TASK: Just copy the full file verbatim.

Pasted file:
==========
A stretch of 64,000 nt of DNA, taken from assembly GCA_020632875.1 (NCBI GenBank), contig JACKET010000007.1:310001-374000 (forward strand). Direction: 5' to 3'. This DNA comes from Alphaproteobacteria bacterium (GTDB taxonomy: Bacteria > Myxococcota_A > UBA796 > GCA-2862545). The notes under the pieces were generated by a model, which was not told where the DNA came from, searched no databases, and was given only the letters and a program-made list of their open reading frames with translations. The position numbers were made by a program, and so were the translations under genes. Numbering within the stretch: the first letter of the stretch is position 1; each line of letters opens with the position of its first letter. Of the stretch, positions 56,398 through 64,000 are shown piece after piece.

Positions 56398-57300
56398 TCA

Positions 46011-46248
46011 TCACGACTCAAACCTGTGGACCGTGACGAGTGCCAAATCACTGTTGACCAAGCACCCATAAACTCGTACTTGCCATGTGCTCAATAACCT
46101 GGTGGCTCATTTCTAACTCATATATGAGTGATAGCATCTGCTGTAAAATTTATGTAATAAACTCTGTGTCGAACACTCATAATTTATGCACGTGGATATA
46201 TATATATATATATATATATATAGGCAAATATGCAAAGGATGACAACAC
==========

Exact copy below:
A stretch of 64,000 nt of DNA, taken from assembly GCA_020632875.1 (NCBI GenBank), contig JACKET010000007.1:310001-374000 (forward strand). Direction: 5' to 3'. This DNA comes from Alphaproteobacteria bacterium (GTDB taxonomy: Bacteria > Myxococcota_A > UBA796 > GCA-2862545). The notes under the pieces were generated by a model, which was not told where the DNA came from, searched no databases, and was given only the letters and a program-made list of their open reading frames with translations. The position numbers were made by a program, and so were the translations under genes. Numbering within the stretch: the first letter of the stretch is position 1; each line of letters opens with the position of its first letter. Of the stretch, positions 56,398 through 64,000 are shown piece after piece.

Positions 56398-57300
56398 TCA

Positions 46011-46248
46011 TCACGACTCAAACCTGTGGACCGTGACGAGTGCCAAATCACTGTTGACCAAGCACCCATAAACTCGTACTTGCCATGTGCTCAATAACCT
46101 GGTGGCTCATTTCTAACTCATATATGAGTGATAGCATCTGCTGTAAAATTTATGTAATAAACTCTGTGTCGAACACTCATAATTTATGCACGTGGATATA
46201 TATATATATATATATATATATAGGCAAATATGCAAAGGATGACAACAC